Everyone knows what the Red Sox lost when free-agent left fielder Jason Bay left to join the New York Mets this offseason. What remains to be seen is whether or not the free agents the Red Sox brought in this winter will be able to replace Bay's productivity, help the team in other ways and bring about a greater degree of postseason success in 2010.
It's safe to say that none of the new Red Sox players will individually challenge Bay's power totals from 2009 — 36 home runs and 119 RBIs. But for the franchise to revisit its World Series glory of 2004 and 2007, it's equally safe to say that the new kids on the block will have to perform at the top of their games.
Much has been said this offseason about the team's change in philosophy from run production to run prevention. The most substantial addition along those lines — at least in terms of dollar amount — was 31-year-old right-hander John Lackey, who inked a five-year, $82.5 million deal to come to Boston.
The winner of 102 games during his 7 1/2 years with the Angels organization, Lackey has been the epitome of consistency in his career, pitching in exactly 33 games each season from 2003-07 and posting a 3.81 ERA during his years in Southern California. He's durable, he has a proven postseason pedigree and he should fit in reliably near the top of the Red Sox rotation with Josh Beckett and Jon Lester.
If Lackey is able to win 15 or more games and keep his ERA under 4.00 (and the other aces perform up to expectations), the rotation should be in fine form to both reach the playoffs and win once the team gets there.
Another free-agent signing who fits with the run-prevention theme is 37-year-old Mike Cameron, who comes to Boston near the end of a journeyman career that saw him in Milwaukee for the past two seasons. But don't let his age fool you, Cameron is a three-time Gold Glove winner who still has plenty of pop in his bat.
In the field, Cameron is still regarded highly enough by the Red Sox that he'll take over the reins in Fenway Park's expansive center field from the far younger Jacoby Ellsbury, who will shift to left field in Bay's place. At the plate, Cameron, too, has shown remarkable consistency, hitting between 18 and 30 home runs and driving in between 70 and 83 runs every full season since 2002.
Yes, his batting average (he has a lifetime mark of .250) and strikeout totals (he's averaged 143 a year since 1999) leave a bit to be desired, but Cameron's skill with the glove, pop with the bat and presence in the clubhouse should have a noticeably positive influence on the Red Sox. Cameron will no doubt have his slumps, but he brings things to the table that Bay, Johnny Damon and his other predecessors in the Boston outfield did not.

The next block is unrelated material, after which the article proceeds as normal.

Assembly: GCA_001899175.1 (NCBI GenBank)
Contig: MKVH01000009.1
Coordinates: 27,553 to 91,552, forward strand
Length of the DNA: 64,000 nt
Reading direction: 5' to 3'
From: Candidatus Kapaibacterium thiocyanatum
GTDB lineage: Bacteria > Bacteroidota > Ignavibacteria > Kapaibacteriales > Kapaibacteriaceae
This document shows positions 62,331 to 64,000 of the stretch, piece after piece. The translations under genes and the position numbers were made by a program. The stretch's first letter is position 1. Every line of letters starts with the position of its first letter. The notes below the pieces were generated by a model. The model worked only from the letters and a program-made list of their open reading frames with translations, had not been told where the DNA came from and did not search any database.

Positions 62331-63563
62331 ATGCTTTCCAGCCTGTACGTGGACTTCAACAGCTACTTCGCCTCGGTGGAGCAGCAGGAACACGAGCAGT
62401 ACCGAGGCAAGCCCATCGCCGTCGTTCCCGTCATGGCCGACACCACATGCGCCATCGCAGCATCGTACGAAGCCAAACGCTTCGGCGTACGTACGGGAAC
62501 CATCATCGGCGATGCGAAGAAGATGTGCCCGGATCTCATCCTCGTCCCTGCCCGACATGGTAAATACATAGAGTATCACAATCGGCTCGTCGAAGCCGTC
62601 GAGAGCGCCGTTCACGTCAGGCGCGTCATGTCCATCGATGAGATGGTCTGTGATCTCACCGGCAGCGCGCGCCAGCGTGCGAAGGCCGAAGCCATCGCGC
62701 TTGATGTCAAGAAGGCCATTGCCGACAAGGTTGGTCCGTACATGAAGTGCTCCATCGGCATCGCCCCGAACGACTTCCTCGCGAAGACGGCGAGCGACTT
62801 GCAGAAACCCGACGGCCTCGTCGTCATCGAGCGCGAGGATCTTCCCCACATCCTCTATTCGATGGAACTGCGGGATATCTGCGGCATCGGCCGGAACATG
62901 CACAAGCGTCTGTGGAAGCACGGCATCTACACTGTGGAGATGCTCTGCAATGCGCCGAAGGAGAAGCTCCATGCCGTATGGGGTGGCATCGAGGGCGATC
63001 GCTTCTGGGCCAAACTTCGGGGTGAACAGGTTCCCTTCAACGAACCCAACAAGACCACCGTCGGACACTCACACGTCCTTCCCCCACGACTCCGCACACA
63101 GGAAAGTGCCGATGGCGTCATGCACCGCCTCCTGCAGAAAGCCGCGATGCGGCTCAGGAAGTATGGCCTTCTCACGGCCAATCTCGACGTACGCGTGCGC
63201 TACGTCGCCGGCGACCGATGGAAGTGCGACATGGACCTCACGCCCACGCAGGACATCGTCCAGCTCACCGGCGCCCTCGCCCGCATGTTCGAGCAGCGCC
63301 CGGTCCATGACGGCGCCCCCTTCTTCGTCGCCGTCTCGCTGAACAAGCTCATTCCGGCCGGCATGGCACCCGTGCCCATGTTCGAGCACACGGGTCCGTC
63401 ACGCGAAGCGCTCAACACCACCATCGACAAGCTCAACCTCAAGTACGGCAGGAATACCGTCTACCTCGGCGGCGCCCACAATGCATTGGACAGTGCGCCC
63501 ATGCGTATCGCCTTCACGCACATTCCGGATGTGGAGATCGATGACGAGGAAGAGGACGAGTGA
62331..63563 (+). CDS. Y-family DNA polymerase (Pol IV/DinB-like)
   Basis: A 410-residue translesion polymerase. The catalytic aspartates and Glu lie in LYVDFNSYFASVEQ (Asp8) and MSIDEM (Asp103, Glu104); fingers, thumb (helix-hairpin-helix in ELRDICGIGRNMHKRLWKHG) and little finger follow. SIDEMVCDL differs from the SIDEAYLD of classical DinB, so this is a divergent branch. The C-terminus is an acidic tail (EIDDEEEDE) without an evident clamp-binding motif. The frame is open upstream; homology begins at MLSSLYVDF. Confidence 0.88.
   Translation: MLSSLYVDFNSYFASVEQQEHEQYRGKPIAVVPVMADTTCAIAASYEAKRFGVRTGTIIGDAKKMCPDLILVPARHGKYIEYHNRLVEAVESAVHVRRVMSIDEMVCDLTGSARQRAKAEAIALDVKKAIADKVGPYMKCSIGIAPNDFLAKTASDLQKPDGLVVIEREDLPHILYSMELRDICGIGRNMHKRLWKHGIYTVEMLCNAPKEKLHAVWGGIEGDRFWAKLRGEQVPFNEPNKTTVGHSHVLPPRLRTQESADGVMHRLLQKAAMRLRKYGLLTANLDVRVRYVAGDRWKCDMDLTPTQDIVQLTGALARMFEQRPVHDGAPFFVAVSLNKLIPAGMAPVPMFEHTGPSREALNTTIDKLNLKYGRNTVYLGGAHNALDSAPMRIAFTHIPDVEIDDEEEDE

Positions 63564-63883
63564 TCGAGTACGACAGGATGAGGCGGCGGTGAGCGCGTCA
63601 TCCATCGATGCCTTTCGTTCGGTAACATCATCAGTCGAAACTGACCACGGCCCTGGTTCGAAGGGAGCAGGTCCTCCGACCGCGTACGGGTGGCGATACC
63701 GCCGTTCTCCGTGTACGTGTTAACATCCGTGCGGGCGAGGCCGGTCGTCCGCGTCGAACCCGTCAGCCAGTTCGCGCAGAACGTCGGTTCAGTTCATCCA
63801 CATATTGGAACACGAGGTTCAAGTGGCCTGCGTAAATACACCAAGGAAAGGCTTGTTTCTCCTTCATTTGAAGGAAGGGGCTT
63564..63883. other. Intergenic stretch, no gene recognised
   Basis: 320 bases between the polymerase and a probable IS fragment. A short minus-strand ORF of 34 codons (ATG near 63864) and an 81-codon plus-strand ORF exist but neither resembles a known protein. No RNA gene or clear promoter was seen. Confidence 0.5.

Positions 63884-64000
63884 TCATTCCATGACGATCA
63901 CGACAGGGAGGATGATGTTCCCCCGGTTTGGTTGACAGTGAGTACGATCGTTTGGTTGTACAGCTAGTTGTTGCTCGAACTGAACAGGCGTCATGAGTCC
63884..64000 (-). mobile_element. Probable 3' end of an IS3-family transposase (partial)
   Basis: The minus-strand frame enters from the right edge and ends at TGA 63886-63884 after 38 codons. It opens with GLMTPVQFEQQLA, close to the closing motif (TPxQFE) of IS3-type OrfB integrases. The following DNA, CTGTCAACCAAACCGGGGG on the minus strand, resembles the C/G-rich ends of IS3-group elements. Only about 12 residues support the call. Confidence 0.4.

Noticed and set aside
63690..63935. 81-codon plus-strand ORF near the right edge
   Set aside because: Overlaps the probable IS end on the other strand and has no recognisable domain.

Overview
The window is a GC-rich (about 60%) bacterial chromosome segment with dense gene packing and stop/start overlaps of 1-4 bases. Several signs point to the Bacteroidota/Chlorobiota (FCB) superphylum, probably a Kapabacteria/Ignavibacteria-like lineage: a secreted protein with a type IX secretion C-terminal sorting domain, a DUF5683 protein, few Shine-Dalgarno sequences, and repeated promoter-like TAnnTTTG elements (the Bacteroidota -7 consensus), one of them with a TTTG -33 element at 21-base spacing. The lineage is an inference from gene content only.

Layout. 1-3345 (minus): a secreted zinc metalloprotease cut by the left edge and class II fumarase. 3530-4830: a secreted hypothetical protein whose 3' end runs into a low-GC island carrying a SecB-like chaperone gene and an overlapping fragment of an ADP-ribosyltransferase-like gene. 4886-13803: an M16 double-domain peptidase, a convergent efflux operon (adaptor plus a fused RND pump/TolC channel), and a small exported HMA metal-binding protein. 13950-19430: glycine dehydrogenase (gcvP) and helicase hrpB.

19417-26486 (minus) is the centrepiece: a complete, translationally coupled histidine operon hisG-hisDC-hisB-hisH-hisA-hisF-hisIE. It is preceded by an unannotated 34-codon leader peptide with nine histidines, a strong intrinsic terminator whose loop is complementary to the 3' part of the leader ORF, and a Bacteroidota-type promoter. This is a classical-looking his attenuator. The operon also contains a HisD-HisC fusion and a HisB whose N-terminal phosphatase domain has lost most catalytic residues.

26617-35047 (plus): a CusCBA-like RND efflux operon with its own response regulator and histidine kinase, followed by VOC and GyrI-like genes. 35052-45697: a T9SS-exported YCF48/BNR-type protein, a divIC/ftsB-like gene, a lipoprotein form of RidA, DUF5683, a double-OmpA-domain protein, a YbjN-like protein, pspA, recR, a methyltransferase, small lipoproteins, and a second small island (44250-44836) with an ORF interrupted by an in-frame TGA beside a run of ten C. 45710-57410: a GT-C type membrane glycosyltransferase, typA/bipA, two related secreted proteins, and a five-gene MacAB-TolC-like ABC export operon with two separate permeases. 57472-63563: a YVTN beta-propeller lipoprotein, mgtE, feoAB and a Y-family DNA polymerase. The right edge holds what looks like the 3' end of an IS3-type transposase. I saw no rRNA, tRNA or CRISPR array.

Moving to the infield, third baseman Adrian Beltre is another former Gold Glover who the Red Sox had long coveted to replace Mike Lowell. And though Lowell remains with the club for now, there remains talk that he'll be moved as soon as an interested party makes a viable trade offer. Whatever happens with the former World Series MVP, though, it's clear that the Red Sox brass sees Beltre as the everyday guy at the hot corner.
And much like Cameron in center, Beltre, who turns 31 on April 7, is a huge upgrade in the field and no slouch with the bat, either. Regularly called one of the most dazzling third basemen in the game and with a strong arm to match, Beltre will be expected to make plays that the oft-injured and older Lowell couldn't make last season.
Furthermore, if he's penciled into the lineup every day in the sixth or seventh hole, Beltre's averages of 22 dingers and 80 RBIs a season since 1999 would be more than welcome.
Rounding out the fearsome foursome of free-agent additions, we come to Marco Scutaro, who signed a two-year deal worth $12.5 million to join the Red Sox from the AL East-rival Blue Jays. Though Scutaro's defense isn't quite on the level of that of his forerunner at shortstop, Alex Gonzalez — who, ironically, signed with Toronto several days before Scutaro came across the border in the other direction — there's reason to think that he, too, will be an adequate replacement in the Boston infield.
Last season, at the age of 33, Scutaro got the most playing time of his career and had unquestionably his finest offensive season, hitting .282 with 12 home runs, 60 RBIs, 90 walks and 14 stolen bases. He posted a .379 on-base percentage, good for 17th in the American League. If he's able to even approach those numbers this year — a distinct possibility even hitting near the bottom of a much better Red Sox lineup — Scutaro should play a significant — if understated — role in Boston's success in 2010.
Obviously, hopes are high for each of these four free-agent signings in 2010, and in addition, the hoped-for levels of production are dependent on full seasons of work. If Lackey or Cameron, for example, were to suffer a serious injury that kept him out of action for an extended period of time, it's entirely possible that the Red Sox wouldn't get the production they're looking for out of that position in the lineup or rotation. That, in turn, could result in fewer wins and the possibility of missing out on the playoffs.
But if each of these four players lives up to expectations and contributes in the ways he has to this point of his career, this could be a fun team to watch this season. They may not look like the Red Sox of seasons past — especially without a slugger on the level of Jason Bay manning the middle of their lineup — but they'll be capable of winning games in lots of different ways.
From now until Opening Day, NESN.com will run down 25 things that need to happen for the Red Sox to win the World Series.
March 23: Minor league players contribute when called up.